So, in an effort to exemplify what we keep talking about in class in terms of what news in, I would first off like to present these two articles. Both have come out in the last 48 hours. Both are considered “news.”
So. I find that even viewing the titles of the article alone lends one to more more “news,” than the other. Inauguration versus dogs and puppies? Realistically, the answer is obvious. Yet, both have been posted. That said, why are both considered “news?” By today, the story about the dog had made the television news stations. What about it made it news?
Public interest. News, chosen by what people both need and want to know, is arguably almost more driven by what people want to know. People seem to be driven solely by what is comfortable. Those who say, “well I don’t read the paper because there’s too much sad in it,” or, during the election for example, “I’m sick of hearing about politics,” are the reason stories about dogs, puppies, geckos, and zombies, make it into the news. Sadly, most times, main news is not their proper place. If one examines newspapers from the past, they will find far less filler “junk” within their pages. It is a sad reality, but seems to hold. The idea of “news” has changed not based on what people need to know, but what they are willing to read.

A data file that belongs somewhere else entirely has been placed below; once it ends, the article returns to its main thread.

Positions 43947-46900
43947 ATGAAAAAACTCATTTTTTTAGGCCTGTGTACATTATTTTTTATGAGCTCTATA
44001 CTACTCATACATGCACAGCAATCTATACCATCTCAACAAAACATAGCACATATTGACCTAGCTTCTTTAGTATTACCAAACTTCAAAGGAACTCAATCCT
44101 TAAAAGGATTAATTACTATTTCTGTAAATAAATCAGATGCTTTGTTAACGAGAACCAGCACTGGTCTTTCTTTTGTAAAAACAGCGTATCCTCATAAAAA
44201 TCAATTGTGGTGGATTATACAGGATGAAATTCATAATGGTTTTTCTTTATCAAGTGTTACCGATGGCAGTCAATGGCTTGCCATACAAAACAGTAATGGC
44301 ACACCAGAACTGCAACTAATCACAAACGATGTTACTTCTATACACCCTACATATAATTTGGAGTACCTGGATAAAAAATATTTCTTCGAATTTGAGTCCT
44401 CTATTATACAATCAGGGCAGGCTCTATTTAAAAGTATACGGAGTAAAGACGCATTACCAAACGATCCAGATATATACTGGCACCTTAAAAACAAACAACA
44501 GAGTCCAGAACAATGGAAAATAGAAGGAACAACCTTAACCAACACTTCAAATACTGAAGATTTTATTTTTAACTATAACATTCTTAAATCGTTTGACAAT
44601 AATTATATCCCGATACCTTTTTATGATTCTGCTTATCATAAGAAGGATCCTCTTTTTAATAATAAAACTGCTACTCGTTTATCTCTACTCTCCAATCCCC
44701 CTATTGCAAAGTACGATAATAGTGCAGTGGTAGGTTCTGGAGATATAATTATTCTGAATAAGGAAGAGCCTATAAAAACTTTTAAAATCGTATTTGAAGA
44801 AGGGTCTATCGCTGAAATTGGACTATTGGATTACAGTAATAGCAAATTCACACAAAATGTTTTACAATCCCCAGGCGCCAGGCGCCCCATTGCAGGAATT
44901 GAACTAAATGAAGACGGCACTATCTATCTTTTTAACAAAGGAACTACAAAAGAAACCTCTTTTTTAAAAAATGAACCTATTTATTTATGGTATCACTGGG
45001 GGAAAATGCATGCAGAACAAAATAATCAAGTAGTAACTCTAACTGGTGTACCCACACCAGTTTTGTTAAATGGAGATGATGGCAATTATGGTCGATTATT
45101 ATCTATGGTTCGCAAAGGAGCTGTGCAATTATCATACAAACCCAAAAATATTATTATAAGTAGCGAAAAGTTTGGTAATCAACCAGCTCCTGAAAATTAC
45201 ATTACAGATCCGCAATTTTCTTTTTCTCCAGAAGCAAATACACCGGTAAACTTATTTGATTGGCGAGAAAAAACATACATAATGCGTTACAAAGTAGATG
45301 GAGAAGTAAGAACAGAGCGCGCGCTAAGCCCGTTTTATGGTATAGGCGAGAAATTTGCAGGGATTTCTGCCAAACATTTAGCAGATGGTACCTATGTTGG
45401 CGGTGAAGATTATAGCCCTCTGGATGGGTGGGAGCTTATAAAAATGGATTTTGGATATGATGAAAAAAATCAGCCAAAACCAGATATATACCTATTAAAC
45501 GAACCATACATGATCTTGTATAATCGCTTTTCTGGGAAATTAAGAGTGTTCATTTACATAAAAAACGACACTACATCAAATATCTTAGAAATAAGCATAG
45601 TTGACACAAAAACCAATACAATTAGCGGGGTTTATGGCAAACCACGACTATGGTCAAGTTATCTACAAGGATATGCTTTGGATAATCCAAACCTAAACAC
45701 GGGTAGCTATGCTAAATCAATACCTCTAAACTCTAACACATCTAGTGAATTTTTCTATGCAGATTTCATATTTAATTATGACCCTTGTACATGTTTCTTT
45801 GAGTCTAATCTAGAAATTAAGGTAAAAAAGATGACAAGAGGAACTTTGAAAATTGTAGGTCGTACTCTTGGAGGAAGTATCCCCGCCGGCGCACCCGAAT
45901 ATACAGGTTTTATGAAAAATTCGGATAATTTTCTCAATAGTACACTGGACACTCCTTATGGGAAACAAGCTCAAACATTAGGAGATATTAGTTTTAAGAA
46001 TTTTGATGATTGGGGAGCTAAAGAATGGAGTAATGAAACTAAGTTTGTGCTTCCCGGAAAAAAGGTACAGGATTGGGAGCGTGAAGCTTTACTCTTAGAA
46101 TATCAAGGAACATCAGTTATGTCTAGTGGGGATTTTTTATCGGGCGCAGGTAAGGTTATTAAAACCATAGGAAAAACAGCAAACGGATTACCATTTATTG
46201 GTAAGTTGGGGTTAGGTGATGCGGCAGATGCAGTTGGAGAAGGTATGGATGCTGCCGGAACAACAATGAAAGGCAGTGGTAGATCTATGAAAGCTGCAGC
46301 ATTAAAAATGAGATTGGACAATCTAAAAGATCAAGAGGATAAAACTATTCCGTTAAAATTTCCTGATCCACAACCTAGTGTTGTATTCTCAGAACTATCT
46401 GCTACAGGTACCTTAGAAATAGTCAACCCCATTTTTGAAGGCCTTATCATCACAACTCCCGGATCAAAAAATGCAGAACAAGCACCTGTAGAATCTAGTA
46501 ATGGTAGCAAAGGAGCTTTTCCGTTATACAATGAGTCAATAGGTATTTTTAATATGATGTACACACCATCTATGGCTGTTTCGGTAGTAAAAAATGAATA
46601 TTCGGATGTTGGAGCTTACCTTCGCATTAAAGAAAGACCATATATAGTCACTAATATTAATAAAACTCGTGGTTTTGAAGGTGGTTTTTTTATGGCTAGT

No wonder people are so uneducated. Did you know that only 2% of people can discuss the 5th amendment intelligently. Look into the book “What Americans Know About Politics,” by Carpini and Keeter if you’re interested in this.
Oh, and one more blurb… most newspapers and news stations have been covering this as well:
Really, people? Really? Lip-syncing isn’t news… though as a culture, we’re obsessed with looking for the answer. Why aren’t we obsessed day in and out with looking for an answer to the debt crisis? Syria? Iran? Poverty in America AND other countries? Infant death rates? As I said… interest is news, news is interest. The above issues are uncomfortable, so while they make their way into the news, they are surrounded by stories that have, truthfully, little to no merit. That is why the question of what is and isn’t news is so prevalent and the lines are so blurred. It’s hard to interpret what people will be willing to read.
Makes me glad I’m not making the decisions!